When we did a school production of Swan Lake, the backdrop and surround were 2D and 3D paintings and collages using tissue paper, PVA, acrylic and oil paints.
We started by talking about images - swan pictures from the internet, for example - "How would you describe this creature?"; "What words describe the feathers?"; and so on.
Then we talked about the scale, which had to be larger than A1. They drew the outline in the air so I could be sure they had the right idea, then in charcoal or pencil, and we talked about light and shade and how wetness affects plumage. We discussed how to make the swan's feathers look fluffy and they experimented with ways of achieving this. They used white, yellow, cyan blue and cerise for painting the swans, and became skilled at colour mixing.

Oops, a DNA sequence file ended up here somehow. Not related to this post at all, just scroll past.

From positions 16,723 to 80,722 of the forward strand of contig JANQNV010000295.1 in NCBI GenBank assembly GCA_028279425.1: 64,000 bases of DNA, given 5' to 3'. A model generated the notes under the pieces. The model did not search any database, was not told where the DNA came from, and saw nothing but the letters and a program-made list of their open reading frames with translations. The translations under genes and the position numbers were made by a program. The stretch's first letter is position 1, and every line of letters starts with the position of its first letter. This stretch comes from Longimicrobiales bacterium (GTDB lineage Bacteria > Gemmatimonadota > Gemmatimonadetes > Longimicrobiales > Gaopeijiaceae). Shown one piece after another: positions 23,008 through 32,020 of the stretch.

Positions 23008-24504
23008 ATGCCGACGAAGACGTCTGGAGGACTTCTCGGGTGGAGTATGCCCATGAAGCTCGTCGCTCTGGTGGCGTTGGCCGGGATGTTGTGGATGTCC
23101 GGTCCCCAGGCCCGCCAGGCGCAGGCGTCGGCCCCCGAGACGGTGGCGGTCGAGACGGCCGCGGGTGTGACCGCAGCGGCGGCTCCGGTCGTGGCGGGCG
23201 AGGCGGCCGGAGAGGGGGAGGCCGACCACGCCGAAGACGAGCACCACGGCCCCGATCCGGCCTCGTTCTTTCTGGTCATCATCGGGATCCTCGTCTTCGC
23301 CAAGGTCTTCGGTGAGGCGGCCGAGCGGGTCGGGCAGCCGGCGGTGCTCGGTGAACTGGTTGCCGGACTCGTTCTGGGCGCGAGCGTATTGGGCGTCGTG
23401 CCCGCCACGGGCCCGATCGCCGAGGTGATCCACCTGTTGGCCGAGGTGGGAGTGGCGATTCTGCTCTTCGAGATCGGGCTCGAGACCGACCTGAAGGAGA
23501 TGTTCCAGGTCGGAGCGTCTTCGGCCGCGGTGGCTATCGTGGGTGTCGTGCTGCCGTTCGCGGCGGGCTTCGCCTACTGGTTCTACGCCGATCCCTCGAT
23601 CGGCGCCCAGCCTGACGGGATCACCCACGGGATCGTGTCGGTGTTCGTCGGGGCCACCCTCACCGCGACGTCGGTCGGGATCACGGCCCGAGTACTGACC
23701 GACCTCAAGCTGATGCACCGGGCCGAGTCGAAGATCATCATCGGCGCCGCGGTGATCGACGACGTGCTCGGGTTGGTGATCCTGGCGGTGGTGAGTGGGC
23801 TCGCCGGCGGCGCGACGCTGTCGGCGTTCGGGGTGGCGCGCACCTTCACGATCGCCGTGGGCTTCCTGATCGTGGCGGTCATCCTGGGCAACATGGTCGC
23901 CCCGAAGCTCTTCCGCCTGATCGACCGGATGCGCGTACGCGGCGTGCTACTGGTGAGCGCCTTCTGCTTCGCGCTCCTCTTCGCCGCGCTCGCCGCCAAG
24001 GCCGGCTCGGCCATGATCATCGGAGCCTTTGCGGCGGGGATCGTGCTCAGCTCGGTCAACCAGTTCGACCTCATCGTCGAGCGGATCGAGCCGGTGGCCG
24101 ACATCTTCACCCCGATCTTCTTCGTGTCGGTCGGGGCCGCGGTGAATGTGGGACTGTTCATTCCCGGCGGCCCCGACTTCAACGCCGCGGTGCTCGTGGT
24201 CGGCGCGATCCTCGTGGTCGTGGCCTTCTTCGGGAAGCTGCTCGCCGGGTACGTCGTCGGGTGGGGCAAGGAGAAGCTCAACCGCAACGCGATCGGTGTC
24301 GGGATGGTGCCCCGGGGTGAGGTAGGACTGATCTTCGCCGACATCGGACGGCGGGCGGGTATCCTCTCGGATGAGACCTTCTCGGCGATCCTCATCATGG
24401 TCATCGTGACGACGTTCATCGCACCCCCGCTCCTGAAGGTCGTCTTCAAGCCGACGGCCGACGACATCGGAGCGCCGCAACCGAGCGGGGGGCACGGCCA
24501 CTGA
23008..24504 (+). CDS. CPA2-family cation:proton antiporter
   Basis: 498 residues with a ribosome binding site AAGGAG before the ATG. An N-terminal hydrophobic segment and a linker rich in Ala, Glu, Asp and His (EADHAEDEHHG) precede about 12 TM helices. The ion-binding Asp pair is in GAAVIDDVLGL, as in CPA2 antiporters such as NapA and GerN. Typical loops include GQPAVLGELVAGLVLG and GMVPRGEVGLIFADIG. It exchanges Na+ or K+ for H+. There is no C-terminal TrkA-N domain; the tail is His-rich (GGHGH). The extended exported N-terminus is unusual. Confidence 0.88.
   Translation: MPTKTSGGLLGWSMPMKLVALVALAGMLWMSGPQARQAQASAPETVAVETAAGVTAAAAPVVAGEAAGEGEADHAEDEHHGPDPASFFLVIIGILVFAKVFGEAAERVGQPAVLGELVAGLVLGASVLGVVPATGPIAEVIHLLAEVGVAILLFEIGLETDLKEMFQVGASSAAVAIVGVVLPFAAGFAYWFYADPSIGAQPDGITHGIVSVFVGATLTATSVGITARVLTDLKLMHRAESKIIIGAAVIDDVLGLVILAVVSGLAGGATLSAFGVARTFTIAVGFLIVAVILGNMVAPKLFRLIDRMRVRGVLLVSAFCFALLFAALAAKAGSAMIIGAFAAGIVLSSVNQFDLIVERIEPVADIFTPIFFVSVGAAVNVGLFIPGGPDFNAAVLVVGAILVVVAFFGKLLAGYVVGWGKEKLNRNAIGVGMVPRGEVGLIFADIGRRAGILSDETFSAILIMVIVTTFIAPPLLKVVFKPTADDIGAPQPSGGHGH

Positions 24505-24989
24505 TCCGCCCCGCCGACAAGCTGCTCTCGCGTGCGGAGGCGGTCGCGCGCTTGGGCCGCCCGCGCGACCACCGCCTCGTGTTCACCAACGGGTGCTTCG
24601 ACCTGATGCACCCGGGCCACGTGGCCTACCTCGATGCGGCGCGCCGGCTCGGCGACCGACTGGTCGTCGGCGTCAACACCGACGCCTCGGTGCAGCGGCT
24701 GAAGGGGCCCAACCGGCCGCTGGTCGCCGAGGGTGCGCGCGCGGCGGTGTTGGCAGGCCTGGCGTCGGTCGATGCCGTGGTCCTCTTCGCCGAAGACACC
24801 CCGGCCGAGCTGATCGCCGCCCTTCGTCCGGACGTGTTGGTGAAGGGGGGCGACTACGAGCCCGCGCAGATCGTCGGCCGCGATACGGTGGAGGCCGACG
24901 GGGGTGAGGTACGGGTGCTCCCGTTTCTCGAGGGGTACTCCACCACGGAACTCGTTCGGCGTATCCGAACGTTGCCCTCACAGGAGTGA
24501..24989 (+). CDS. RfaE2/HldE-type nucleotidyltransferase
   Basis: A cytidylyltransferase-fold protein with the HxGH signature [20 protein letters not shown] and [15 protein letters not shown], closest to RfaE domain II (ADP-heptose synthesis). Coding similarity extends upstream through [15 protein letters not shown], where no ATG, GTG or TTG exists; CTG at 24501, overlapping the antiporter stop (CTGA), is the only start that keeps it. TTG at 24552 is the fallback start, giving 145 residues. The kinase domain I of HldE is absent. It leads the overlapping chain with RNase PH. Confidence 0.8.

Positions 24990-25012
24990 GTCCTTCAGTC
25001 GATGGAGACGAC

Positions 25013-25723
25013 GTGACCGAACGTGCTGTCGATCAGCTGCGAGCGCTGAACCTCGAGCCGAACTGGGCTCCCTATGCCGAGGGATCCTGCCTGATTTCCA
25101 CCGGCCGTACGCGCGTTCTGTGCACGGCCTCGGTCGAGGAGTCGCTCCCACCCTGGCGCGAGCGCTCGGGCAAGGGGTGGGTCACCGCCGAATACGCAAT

Before drawing the background we looked paintings by Claude Monet and talked about reflection. Does water have colour? Where does the colour come from? They decided that the reflection would be mainly green and yellow, and made 10 shades of green. We also talked about the pattern of leaves, lilies and the background.
We made collages from ruched white tissue and little bits of translucent paper, and produced a 3D effect by painting on transparent polythene in acrylic and stapling it over painted paper so that some of the imagery showed through. The results were really effective.
Marilyn Barnes is deputy headteacher of Nicholas Hawksmoor Primary School, Towcester, Northamptonshire